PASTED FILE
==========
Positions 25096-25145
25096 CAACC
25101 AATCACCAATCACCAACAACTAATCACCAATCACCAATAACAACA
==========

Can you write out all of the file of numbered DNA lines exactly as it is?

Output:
Positions 25096-25145
25096 CAACC
25101 AATCACCAATCACCAACAACTAATCACCAATCACCAATAACAACA